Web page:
Hazard map

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Example of a hazard map South America seismic hazard map with estimated El Tigre Fault location inset.png
Example of a hazard map

A hazard map is a map that highlights areas that are affected by or are vulnerable to a particular hazard. They are typically created for natural hazards, such as earthquakes, volcanoes, landslides, flooding and tsunamis. Hazard maps help prevent serious damage and deaths. [1]

Map A symbolic depiction of relationships between elements of some space

A map is a symbolic depiction emphasizing relationships between elements of some space, such as objects, regions, or themes.

A natural hazard is a natural phenomenon that might have a negative effect on humans or the environment. Natural hazard events can be classified into two broad categories: geophysical and biological. Geophysical hazards encompass geological and meteorological phenomena such as earthquakes, volcanic eruptions, wildfires, cyclonic storms, floods, droughts, avalanches and landslides. Biological hazards can refer to a diverse array of disease, infection, infestation and invasive species.

Earthquake Shaking of the surface of the earth caused by a sudden release of energy in the crust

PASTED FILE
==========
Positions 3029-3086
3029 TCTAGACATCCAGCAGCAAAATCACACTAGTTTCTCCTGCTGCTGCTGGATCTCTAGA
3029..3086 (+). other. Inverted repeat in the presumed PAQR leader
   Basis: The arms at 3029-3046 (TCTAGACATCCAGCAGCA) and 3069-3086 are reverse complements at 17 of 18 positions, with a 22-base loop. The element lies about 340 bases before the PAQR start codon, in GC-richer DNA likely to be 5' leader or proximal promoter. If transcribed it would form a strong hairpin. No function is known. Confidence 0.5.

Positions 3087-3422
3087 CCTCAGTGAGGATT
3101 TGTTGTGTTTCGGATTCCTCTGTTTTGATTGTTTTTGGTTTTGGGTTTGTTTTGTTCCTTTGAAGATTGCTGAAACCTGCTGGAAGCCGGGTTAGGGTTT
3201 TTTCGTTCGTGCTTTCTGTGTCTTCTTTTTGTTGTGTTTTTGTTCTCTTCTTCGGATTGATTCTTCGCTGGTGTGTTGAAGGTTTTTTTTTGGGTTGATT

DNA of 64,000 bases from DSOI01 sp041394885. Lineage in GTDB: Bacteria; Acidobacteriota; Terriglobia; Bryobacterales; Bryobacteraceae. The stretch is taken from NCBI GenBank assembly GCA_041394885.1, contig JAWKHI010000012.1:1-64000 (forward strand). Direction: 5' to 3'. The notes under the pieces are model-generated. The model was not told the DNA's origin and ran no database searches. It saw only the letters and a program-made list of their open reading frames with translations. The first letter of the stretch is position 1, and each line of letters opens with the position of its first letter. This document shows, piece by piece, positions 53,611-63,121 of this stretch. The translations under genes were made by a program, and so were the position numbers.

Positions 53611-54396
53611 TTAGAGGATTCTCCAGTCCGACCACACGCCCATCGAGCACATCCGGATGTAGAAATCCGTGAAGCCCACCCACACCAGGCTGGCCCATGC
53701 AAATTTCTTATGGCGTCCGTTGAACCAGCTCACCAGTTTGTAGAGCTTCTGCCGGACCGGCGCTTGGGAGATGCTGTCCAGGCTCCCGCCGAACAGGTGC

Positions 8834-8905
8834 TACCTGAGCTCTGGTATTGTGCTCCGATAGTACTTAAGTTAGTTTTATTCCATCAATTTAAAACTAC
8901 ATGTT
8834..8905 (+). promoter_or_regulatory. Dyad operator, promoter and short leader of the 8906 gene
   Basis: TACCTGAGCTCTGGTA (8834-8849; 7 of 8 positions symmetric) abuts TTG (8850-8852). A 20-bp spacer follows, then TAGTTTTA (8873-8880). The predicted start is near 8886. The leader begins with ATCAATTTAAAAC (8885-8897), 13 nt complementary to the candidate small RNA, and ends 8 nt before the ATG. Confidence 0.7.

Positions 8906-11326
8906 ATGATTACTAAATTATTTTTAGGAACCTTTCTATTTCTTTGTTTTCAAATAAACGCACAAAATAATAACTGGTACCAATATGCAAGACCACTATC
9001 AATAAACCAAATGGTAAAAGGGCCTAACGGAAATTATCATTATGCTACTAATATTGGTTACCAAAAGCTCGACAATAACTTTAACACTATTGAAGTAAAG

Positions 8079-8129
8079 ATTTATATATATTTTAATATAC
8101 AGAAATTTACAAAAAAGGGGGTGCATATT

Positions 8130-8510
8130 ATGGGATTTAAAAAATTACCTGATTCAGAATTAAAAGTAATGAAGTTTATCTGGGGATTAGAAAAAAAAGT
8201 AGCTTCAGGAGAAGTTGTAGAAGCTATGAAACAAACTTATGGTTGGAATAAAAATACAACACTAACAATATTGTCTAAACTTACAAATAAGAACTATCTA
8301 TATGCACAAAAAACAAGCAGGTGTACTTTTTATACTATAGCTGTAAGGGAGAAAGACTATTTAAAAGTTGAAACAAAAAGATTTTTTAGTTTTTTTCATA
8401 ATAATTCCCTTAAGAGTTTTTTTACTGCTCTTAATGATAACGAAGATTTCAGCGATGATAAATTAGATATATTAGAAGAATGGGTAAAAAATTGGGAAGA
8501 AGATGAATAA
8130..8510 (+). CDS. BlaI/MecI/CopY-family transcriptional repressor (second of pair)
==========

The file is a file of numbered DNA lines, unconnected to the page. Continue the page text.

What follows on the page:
An earthquake is the shaking of the surface of the Earth, resulting from the sudden release of energy in the Earth's lithosphere that creates seismic waves. Earthquakes can range in size from those that are so weak that they cannot be felt to those violent enough to toss people around and destroy whole cities. The seismicity, or seismic activity, of an area is the frequency, type and size of earthquakes experienced over a period of time. The word tremor is also used for non-earthquake seismic rumbling.


Uses of Hazard Maps

Hazard maps are created and used in conjunction with several natural disasters. [1] Different hazard maps have different uses. For instance, the hazard map created by the Rizal Geological Survey is used by Rizalian insurance agencies in order to properly adjust insurance for people living in hazardous areas. [2] Hazard maps created for flooding are also used in insurance rate adjustments. [3] Hazard maps can also be useful in determining the risks of living in a certain area. [3] Hazard maps can help people become aware of the dangers they might face from natural disasters in a specific area. [1]